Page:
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Big Picture (Winter 2009)

What We Can Learn From the Nation's Biggest Incentive Trip

The nation just ran one of the largest, most important incentive trips of all time. At a moment when the nation’s morale had hit rock bottom and everybody was looking for hope, the inauguration of Barack Obama came along. The extended-weekend event not only provided a chance for the Obama team to reward their loyal supporters, it also gave the entire nation an opportunity to forget – for a few days, at least – our problems and focus on the energy, passion and diversity that makes us such a great country.

But the inauguration was far more than a swearing-in ceremony and the subsequent celebration. It was the supreme motivational event – budget: about $160 million – designed to engage and direct the passions and energies of Americans in a positive, hopeful way. Like any good incentive trip, it involved lots of parties where people who had worked hard together got a chance to celebrate success, share ideas, build personal contacts and energize each other for the work ahead.

And what’s a great incentive trip without entertainment? The new administration called in the nation’s very best to wow the close to 2 million people who attended the event in one way or another. You could see tears of joy, excitement and wonder in the eyes of all who danced and sang along with the music, and we all know that most of them will never forget the experience.

Of course, there were speeches too, starting with a very high-level view of our nation’s goals and new direction from the president, but continuing through with remarks made by dozens of speakers at other events all over Washington, reminding people of the challenges and opportunities ahead.

Communication-wise, there was every form imaginable, including (of course) Web sites, special media supplements and reports, social networking and, naturally, lots of promotional products. Celebrities were caught on TV bragging about the cool commemorative items they had purchased, and incalculable millions of dollars of items were sold over those three or four days. There’s not an incentive, meetings, or promotional products company in the business that wouldn’t have jumped at the opportunity to handle all of the communications, entertainment and promotional products requirements of this giant motivational event.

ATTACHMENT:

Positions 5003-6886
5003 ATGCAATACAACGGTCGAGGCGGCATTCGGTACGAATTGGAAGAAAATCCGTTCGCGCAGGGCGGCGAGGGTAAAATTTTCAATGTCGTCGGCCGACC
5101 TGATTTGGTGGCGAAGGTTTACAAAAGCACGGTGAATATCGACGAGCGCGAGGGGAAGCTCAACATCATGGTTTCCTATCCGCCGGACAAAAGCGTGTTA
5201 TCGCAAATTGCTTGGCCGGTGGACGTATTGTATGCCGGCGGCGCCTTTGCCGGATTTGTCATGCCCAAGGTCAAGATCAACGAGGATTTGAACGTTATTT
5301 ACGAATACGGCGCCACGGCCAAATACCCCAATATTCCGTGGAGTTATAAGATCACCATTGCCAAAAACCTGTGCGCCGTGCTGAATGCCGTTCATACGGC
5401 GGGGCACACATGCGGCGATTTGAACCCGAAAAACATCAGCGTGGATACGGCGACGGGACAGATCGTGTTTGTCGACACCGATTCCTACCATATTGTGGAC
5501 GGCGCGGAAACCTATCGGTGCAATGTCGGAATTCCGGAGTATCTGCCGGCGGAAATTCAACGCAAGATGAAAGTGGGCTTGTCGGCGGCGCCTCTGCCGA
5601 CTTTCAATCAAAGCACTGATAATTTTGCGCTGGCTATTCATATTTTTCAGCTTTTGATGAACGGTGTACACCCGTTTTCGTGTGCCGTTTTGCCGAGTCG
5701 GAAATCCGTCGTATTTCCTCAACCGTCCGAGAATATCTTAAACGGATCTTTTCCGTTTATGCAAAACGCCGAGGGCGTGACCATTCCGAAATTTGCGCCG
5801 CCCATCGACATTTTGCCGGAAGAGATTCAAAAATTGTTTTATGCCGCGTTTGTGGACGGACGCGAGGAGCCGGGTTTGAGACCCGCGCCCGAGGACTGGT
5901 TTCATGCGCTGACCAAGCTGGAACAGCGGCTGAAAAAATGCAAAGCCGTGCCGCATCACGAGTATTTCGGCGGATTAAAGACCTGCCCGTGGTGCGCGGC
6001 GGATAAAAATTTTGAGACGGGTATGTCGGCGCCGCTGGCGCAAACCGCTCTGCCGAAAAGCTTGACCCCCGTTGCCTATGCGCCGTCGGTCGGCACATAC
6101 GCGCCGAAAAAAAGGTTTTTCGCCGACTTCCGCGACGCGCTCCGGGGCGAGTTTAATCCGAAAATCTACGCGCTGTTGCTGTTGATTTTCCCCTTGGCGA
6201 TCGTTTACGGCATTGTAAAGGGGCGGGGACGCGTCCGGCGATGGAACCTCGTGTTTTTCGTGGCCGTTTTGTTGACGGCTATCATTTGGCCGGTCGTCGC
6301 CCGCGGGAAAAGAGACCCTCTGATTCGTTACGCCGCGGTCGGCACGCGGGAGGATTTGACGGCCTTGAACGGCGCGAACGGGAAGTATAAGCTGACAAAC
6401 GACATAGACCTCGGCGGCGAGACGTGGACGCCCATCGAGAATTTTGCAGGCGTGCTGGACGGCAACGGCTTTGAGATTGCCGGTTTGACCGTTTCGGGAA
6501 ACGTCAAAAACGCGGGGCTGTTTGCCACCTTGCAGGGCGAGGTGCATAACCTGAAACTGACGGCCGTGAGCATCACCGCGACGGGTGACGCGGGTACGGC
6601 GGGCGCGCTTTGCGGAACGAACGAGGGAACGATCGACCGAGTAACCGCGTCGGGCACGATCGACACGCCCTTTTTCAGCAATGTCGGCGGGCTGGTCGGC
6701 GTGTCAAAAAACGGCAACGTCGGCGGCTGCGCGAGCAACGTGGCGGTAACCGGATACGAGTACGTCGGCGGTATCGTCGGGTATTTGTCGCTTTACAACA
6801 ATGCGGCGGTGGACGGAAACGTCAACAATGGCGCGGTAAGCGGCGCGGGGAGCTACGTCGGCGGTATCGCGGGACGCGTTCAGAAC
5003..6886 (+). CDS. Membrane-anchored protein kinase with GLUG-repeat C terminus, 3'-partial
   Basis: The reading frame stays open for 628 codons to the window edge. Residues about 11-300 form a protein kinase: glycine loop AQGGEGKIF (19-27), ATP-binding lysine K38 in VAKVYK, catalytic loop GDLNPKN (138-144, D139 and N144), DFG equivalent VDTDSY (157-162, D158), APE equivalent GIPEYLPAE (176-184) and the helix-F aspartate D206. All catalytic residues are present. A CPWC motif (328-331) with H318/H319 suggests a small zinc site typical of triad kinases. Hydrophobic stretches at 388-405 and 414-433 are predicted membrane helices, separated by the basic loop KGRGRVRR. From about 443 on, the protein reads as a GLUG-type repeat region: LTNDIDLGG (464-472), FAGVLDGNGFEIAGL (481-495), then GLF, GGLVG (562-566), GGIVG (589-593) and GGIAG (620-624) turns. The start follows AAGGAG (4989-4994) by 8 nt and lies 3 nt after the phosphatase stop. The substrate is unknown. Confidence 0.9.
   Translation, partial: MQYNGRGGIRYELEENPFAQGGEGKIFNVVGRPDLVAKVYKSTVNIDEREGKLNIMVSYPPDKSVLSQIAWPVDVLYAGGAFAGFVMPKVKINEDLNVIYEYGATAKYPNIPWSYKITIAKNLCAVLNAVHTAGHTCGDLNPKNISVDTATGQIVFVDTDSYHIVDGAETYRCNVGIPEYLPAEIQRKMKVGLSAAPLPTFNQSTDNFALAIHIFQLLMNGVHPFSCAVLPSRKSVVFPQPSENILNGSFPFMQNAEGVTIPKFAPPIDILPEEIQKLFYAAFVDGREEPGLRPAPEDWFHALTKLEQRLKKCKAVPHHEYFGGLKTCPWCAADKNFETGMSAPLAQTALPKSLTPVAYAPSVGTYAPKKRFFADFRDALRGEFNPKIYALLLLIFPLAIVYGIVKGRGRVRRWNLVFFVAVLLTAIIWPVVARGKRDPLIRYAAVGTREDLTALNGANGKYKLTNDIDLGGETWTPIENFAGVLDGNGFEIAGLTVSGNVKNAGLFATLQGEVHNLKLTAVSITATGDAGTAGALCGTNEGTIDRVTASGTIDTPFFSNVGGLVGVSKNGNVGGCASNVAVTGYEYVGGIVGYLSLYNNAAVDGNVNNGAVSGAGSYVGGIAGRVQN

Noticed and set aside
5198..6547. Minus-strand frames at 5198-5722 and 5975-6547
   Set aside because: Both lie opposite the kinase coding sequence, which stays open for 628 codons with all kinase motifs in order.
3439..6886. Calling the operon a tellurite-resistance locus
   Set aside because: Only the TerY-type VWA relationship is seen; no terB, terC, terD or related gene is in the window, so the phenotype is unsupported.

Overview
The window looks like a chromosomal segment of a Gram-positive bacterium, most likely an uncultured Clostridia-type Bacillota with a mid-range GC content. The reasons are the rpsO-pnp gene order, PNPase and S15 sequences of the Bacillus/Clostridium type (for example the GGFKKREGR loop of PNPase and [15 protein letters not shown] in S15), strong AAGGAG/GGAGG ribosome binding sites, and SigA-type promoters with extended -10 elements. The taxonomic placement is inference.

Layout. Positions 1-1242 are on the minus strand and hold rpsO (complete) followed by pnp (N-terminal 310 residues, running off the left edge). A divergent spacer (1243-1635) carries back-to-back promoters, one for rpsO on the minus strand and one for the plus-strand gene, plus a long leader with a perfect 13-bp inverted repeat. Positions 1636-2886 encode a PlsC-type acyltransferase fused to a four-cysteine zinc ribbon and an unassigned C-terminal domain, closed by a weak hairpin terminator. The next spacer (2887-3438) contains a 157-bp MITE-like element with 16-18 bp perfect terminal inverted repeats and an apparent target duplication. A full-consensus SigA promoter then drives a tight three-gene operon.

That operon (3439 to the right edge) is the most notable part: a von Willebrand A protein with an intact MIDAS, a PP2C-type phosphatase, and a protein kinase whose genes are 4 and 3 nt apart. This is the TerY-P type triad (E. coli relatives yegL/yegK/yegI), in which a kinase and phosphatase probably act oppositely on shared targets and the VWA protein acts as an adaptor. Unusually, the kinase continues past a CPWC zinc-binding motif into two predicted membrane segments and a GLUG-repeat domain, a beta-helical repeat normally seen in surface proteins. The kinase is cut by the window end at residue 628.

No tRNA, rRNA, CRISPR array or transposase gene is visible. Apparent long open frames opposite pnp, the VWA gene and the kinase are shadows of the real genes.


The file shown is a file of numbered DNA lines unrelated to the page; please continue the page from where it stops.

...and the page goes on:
The results? For nearly five solid days, the media gushed with positive reporting on the new administration. Even many conservatives held their fire (at least for a little while) to get in on the party. The new president had the opportunity to reinforce his leadership “brand” and set forth an overall new direction for the country. Hundreds of thousands of people returned to their homes more proud and more energized than ever to get to work in their communities.

Shortly after the inauguration, the Obama administration announced a grass-roots effort to keep the dialog going with its army of volunteers and local activists by focusing them on continuing activities on behalf of their communities and, by inference, the Obama administration. It will have a growing database of tens of millions of people engaged to help, and will give him a powerful way to communicate to the masses when he wants to put pressure on Congress over key legislation.

There is more and more compelling research that proves the obvious hypothesis that engaged people work harder and smarter, and generally give more of themselves. That helps explain how America beat the German and Japanese war machines, fighting on two fronts, in just five years.

In business, the engagement of our customers, distribution partners and employees is more critical than ever to our financial well being. Companies cannot benefit by hoarding cash if cash from happy customers doesn’t keep coming in, and they won’t maximize the loyalty of those customers without creating the sort of experience only engaged employees can provide.

So, those companies that get the connection between having engaged customers, distribution partners and employees in this difficult time: take note of the inauguration. It’s a case study on how to use motivational events as part of an overall effort to get people focused on clear goals – and energetically engaged to achieve them – despite the numerous challenges ahead.

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Winter 2009

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